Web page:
If not for my father, I would have been finished: Sarfaraz Khan – SportsMediaz


When he is at home in Mumbai, Sarfaraz Khan and younger brother Mushir are inseparable from their father, coach and warden Naushad. And even when he was not present for the Ranji Trophy final at the Chinnaswamy Stadium to watch his elder son score what he called his best innings yet, Naushad was a constant presence in Sarfaraz’s mind.

After scoring 134, his fourth hundred of the Ranji season, to take Mumbai to 374 in their first innings against Madhya Pradesh on Day Two of the final, Sarfaraz choked with emotion while talking to reporters. In this age of rehearsed, cliched interactions between cricketers and the media, here was a young man not holding back from displaying his emotions publicly.

“This hundred is because of my abbu (father), his sacrifices and holding my hand when I could have been down and out,” said Sarfaraz, struggling to keep the tears away and slowly getting his words out. “Aap sab toh jaante ho mere saath kya kya hua. Abbu na rehte toh main khatam ho jataa (You all know what I have gone through and had my father not been there, I would have been finished by now),” Sarfaraz said, revisiting how he had gone to Uttar Pradesh, unable to find a spot in the Mumbai side, and had then returned to serve a cooling-off period to make an eventually grand comeback in 2019-20.

“There has been so much of struggle and when I think how my dad dealt with all of it, I get emotional. He didn’t leave my hand even once. My brother put up a status on his cell phone and I could see abbu was so happy. It made my day.”

Sarfaraz, who is made to follow a routine of facing a minimum of 400 balls in a day by his father, said that making a century for Mumbai in a Ranji final had been a collective family dream that he had now fulfilled. He also credited his unbeaten 71 in the second innings in the defeat to Karnataka, at the Bandra-Kurla Complex ground in Mumbai in early 2020, for kickstarting his glorious run that is still on.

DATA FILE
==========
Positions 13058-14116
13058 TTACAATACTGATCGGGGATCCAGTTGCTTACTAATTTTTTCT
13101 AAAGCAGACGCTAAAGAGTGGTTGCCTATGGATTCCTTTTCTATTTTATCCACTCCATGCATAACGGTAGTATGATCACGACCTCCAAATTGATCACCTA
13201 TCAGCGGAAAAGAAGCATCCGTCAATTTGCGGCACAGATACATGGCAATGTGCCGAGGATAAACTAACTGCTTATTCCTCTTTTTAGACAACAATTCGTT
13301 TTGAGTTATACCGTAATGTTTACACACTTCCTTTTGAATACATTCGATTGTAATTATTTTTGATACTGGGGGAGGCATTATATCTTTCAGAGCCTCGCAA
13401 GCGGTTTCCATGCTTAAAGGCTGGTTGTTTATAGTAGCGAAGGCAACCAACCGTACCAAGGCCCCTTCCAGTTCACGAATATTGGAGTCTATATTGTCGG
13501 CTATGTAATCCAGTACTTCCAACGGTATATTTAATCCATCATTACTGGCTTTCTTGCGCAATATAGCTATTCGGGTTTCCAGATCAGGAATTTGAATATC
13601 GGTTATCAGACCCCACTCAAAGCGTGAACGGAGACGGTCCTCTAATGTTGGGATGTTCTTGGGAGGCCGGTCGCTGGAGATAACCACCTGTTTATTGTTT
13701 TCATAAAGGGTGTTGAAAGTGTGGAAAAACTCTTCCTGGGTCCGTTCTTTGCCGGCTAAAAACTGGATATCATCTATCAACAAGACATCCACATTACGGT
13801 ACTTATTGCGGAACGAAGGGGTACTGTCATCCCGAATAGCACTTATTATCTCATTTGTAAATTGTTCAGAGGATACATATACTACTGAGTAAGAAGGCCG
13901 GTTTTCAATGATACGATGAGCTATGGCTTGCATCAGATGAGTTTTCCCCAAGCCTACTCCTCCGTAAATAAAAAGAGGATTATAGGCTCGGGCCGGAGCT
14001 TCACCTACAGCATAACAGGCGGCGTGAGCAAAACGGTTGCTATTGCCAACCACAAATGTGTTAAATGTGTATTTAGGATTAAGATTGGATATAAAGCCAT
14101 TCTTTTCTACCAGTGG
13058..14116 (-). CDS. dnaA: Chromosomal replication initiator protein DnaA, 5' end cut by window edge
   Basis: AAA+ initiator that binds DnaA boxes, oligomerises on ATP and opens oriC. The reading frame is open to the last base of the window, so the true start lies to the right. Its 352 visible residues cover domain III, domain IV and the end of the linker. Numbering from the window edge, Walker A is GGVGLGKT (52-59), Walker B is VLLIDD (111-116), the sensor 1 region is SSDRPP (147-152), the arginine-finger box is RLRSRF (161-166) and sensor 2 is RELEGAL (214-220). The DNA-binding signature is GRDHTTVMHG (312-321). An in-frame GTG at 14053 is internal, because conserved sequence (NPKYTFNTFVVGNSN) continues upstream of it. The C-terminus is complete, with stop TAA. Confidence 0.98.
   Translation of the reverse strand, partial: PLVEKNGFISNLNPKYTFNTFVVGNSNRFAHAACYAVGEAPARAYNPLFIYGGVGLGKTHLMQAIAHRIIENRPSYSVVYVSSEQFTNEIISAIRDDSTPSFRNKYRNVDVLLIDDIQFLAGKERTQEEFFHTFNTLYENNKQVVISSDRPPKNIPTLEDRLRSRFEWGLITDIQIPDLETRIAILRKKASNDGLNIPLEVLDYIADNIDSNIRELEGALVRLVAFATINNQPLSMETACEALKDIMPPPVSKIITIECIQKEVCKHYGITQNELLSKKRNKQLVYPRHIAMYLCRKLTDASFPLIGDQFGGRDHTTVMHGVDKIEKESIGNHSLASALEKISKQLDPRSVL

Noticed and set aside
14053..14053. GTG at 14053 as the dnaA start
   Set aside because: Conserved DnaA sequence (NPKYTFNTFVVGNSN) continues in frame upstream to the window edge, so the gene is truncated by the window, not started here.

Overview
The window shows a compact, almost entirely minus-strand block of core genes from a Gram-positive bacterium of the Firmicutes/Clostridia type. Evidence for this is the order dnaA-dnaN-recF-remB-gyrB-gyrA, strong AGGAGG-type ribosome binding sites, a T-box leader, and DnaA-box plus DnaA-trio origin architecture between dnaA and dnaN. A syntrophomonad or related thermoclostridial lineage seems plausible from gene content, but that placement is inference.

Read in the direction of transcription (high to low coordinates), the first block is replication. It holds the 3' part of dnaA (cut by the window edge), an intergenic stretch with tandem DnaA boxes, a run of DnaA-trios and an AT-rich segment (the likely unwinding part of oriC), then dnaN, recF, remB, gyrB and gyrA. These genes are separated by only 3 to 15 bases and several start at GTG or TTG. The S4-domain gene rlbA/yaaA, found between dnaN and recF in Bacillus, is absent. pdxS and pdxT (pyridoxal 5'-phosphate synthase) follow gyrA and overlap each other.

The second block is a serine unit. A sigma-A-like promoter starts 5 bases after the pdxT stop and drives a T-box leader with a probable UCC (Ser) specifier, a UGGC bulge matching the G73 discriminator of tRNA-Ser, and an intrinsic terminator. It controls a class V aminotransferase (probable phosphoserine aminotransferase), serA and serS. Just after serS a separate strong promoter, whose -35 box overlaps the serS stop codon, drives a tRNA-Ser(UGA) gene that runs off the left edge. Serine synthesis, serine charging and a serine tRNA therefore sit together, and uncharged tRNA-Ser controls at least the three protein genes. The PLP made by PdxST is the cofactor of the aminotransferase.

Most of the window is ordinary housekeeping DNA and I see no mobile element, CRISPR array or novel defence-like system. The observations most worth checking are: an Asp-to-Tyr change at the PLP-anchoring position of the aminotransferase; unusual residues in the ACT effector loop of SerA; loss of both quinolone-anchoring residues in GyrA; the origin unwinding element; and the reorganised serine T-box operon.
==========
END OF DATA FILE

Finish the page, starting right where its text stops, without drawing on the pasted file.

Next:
“In our lives, it’s about all those little dreams that we harbour. The dreams that we (he and his father) have dreamt together. The nearly 2000 runs that I have scored in two seasons since my Mumbai comeback is because of my abbu.

“When I was a little boy, the dream was to wear the Mumbai jersey and score a hundred. When I realised that dream, then the dream was to score a hundred in a Ranji Trophy final when the team is in a precarious position. That’s the reason I was overwhelmed with emotion after the hundred.”

Sarfaraz said that having got out attempting a reverse sweep in the first innings of the semi-final against Uttar Pradesh, he had decided he would stay put at the wicket this time. “This is my best knock in Ranji Trophy as this is the final and it came when the team was in a difficult situation. We were losing wickets when we should not have. My aim was that whatever happens, I will not throw my wicket away even if it means the runs come in ones and twos and I have to play 300 balls instead of 200.”

After the end of the day’s play, national selector and former India left-arm spinner Sunil Joshi spoke to Sarfaraz for about ten minutes. Without revealing other details of the conversation, Sarfaraz said that Joshi had praised him for keeping the runs coming despite MP blocking off one of his strong scoring shots – the sweep.
“He understood that Chandu sir (MP coach Chandrakant Pandit) had asked his bowlers to block my sweep shot and he said that it was good that I could rotate strike even when my pet shot was stopped.”



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